Natural gas is being touted as our bridge to clean power. It’s dirty, but not nearly as dirty as coal. It’s non-renewable fossil fuel, but the US produces 85% of the gas we use in this country domestically, and we have estimated reserves that could last us 75 years or more.
Well, the bridge has already been built, at least in some parts of the country, and natural gas is beginning to feel the heat. The Wall Street Journal, cribbing from a surprisingly readable report(PDF) by Tudor Pickering Holt & Co., an investment bank, suggests that 100% renewable wind power is already muscling out natural gas as a provider of electrical generation in Texas.
Texas currently has about 8,000 Mw of installed wind generation, and another 10,500 Mw should be installed by 2013, according to Tudor Pickering. Since much of that electricity is generated when the state would otherwise be using gas turbines, the two sources are direct competition, and wind is winning.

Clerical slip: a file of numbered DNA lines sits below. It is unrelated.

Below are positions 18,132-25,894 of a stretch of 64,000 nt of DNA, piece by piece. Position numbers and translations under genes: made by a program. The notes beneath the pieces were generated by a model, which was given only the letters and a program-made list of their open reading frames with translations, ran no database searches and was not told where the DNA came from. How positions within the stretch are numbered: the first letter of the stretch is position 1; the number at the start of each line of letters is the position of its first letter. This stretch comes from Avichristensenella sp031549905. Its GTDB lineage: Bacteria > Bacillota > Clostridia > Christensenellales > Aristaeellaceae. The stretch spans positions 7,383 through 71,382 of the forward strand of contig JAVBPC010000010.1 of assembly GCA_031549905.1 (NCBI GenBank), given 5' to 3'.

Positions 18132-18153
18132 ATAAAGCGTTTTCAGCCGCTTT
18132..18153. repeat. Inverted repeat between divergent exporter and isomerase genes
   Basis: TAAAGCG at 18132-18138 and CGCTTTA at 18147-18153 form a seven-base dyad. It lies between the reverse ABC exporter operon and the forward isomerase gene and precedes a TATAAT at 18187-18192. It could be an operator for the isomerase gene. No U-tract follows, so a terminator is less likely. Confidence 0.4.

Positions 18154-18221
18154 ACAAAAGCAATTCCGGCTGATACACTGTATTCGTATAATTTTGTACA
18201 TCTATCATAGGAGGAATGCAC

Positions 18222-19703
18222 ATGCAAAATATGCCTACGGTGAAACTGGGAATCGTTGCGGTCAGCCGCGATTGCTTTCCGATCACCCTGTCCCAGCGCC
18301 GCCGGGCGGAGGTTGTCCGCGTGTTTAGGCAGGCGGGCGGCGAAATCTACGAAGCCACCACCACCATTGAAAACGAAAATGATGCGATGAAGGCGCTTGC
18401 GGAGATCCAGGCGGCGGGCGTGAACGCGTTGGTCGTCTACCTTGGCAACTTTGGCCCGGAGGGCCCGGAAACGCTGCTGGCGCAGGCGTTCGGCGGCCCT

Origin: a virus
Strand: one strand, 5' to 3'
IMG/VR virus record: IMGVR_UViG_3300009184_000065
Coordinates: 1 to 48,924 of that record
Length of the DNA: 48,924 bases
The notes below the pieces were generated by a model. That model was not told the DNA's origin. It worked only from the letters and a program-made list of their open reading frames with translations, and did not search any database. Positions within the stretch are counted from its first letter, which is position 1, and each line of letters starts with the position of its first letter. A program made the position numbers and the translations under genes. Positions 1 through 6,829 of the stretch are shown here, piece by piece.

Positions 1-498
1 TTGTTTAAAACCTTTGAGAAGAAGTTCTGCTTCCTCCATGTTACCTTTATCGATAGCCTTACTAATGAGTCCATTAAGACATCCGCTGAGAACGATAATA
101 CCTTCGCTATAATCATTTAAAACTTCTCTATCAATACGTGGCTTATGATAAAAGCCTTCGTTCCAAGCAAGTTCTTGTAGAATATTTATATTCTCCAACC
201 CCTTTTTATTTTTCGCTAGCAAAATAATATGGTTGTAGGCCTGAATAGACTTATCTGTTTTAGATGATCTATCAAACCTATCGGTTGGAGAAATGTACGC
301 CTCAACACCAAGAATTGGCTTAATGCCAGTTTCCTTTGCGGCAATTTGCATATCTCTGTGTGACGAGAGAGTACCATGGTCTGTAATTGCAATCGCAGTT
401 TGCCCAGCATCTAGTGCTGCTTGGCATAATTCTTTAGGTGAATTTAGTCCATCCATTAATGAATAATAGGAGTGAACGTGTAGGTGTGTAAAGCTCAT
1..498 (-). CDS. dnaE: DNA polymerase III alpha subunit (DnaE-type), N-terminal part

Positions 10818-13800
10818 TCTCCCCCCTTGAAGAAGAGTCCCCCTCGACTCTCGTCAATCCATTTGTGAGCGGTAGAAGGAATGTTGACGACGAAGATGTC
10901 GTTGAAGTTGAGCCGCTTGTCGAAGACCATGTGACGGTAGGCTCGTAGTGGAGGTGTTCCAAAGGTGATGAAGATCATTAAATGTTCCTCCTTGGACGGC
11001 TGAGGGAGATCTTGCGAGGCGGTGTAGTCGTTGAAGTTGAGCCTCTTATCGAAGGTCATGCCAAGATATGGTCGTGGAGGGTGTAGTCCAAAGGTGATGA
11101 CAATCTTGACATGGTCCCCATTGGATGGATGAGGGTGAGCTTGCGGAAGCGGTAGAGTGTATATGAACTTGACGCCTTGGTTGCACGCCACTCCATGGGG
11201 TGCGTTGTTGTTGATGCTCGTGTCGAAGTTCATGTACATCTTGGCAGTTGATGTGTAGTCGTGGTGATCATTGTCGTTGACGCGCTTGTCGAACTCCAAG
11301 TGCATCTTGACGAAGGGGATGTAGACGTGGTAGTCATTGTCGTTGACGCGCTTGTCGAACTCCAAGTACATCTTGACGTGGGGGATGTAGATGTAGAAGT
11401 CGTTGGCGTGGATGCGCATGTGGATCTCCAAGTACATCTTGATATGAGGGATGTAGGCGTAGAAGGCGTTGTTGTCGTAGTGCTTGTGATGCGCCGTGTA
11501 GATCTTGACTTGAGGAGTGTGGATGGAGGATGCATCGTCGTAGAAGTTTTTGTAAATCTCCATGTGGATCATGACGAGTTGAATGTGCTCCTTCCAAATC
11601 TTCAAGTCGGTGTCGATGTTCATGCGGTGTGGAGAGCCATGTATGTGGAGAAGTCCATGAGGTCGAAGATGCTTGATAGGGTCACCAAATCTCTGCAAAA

The Power/Price Ladder
Generally speaking, electric utilities generate power from the cheapest sources first (coal, foremost), and then, as demand rises during the day and in summer, more expensive to operate gas fired plants are switched on. Wind, while expensive to build, is free to operate. So the more the wind blows, the less utilities (and their customers) have to rely on natural gas.
How much less? Tudor Pickering estimates that without the additional wind capacity, Texas would need 3.3 billion cubic feet of gas a day by 2013, but with the 18,500 Mw of wind, demand for gas will drop by half a billion cubic feet, to 2.7 bcf/d.
Of course all this assumes natural gas prices remain relatively high. This has consistently been the case, however, recent gas deposit discoveries in the US could push the price down over the long term.
One Problem: Getting Wind to the Consumer
The good wind is in West Texas, but the problem has been getting the electricity there to the biggest markets in the East part of the state: Houston, Austin, Dallas and San Antonio. Currently there is only enough transmission capacity for about 4,500 Mw of power. In 2005, the state legislature authorized the construction of new transmission lines reaching up into the state’s windiest corners which should allow a full 18,500 Mw to flow East by their completion in 2013.
Ironically, while initial concern about the new transmission lines was that no one would use the extra capacity, with the explosive growth of wind power, the question now is who gets first dibs.
Thanks to the Wall Street Journal’s Environmental Capital Blog.